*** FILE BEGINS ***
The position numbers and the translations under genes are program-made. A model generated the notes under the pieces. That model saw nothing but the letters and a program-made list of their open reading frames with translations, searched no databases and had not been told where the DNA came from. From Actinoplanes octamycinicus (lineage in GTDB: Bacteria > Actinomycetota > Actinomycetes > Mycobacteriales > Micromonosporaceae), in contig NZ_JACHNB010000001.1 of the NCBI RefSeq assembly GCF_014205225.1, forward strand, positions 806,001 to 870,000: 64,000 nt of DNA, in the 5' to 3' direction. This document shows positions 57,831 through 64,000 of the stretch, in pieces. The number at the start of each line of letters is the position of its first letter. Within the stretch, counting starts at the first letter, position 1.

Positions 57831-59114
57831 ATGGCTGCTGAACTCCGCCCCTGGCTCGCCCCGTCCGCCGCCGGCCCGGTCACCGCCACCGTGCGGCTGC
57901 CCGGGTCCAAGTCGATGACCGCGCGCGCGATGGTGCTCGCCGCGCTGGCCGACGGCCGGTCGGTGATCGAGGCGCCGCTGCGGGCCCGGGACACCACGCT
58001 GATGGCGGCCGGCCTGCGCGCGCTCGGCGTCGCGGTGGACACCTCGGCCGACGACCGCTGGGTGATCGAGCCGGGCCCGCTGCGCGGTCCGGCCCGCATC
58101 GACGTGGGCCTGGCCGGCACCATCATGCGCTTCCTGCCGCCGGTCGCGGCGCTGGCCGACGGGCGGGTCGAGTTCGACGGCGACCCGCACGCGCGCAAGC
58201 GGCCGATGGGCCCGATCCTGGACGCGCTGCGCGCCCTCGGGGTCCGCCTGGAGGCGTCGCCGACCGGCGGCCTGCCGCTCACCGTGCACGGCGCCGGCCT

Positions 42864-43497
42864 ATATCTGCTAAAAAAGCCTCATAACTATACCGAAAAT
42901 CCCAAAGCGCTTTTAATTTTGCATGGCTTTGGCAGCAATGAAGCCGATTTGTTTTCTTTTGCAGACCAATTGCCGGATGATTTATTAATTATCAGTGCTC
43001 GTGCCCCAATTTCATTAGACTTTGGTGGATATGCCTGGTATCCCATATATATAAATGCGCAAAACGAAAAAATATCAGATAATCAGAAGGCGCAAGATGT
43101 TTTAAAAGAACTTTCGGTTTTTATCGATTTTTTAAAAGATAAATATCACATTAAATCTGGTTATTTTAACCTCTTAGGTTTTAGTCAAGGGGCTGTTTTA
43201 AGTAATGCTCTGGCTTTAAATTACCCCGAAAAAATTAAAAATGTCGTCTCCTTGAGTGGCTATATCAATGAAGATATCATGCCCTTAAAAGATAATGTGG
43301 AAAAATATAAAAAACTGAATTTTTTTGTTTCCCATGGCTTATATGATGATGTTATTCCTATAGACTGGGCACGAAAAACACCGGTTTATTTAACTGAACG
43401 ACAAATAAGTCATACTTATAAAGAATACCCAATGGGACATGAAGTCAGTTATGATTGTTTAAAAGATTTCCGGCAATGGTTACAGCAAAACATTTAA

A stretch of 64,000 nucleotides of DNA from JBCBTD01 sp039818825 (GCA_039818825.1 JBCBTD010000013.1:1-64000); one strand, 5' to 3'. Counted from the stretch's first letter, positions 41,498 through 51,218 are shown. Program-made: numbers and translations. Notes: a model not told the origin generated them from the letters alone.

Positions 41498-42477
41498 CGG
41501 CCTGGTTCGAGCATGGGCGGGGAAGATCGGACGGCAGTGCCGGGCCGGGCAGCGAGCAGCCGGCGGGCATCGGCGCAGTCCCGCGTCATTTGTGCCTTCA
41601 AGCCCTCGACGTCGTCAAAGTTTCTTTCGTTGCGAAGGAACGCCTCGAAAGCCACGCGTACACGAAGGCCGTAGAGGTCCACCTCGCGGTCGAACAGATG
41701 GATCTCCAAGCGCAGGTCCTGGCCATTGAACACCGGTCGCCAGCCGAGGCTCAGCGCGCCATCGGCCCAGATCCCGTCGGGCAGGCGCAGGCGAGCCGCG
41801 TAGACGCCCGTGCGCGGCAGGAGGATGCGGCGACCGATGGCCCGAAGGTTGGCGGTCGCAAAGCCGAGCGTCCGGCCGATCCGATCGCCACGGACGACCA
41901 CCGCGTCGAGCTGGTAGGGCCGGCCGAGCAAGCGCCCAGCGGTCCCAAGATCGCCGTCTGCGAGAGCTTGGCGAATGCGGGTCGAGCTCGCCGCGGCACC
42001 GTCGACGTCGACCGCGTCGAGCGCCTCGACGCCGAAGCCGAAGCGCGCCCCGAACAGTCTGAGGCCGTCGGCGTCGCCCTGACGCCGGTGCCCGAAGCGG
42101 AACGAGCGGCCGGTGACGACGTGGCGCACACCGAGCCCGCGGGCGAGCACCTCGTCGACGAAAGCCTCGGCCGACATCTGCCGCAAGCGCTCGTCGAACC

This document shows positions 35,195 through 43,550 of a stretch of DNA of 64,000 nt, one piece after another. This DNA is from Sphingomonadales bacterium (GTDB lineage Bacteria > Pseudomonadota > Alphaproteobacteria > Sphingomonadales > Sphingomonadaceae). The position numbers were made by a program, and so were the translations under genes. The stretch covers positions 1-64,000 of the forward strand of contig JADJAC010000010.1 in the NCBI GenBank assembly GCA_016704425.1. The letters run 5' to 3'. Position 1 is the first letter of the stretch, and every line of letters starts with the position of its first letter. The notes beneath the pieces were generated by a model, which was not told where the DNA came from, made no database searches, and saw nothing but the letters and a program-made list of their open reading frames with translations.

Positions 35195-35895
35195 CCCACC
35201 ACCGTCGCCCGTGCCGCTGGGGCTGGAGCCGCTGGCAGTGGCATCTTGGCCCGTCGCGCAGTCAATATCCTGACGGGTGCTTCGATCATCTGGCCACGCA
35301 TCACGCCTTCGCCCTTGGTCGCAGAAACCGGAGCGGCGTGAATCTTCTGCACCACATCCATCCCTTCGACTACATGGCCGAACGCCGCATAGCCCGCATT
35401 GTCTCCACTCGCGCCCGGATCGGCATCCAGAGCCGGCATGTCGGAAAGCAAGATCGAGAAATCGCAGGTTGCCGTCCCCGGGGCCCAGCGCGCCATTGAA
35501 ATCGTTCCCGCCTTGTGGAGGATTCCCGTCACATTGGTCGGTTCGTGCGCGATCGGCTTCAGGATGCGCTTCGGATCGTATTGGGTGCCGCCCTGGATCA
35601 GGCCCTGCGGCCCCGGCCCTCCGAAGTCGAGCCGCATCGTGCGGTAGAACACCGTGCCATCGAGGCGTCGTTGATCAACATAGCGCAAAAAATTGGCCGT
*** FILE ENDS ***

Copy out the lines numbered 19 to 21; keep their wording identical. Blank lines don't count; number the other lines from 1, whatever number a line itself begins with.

41501 CCTGGTTCGAGCATGGGCGGGGAAGATCGGACGGCAGTGCCGGGCCGGGCAGCGAGCAGCCGGCGGGCATCGGCGCAGTCCCGCGTCATTTGTGCCTTCA
41601 AGCCCTCGACGTCGTCAAAGTTTCTTTCGTTGCGAAGGAACGCCTCGAAAGCCACGCGTACACGAAGGCCGTAGAGGTCCACCTCGCGGTCGAACAGATG
41701 GATCTCCAAGCGCAGGTCCTGGCCATTGAACACCGGTCGCCAGCCGAGGCTCAGCGCGCCATCGGCCCAGATCCCGTCGGGCAGGCGCAGGCGAGCCGCG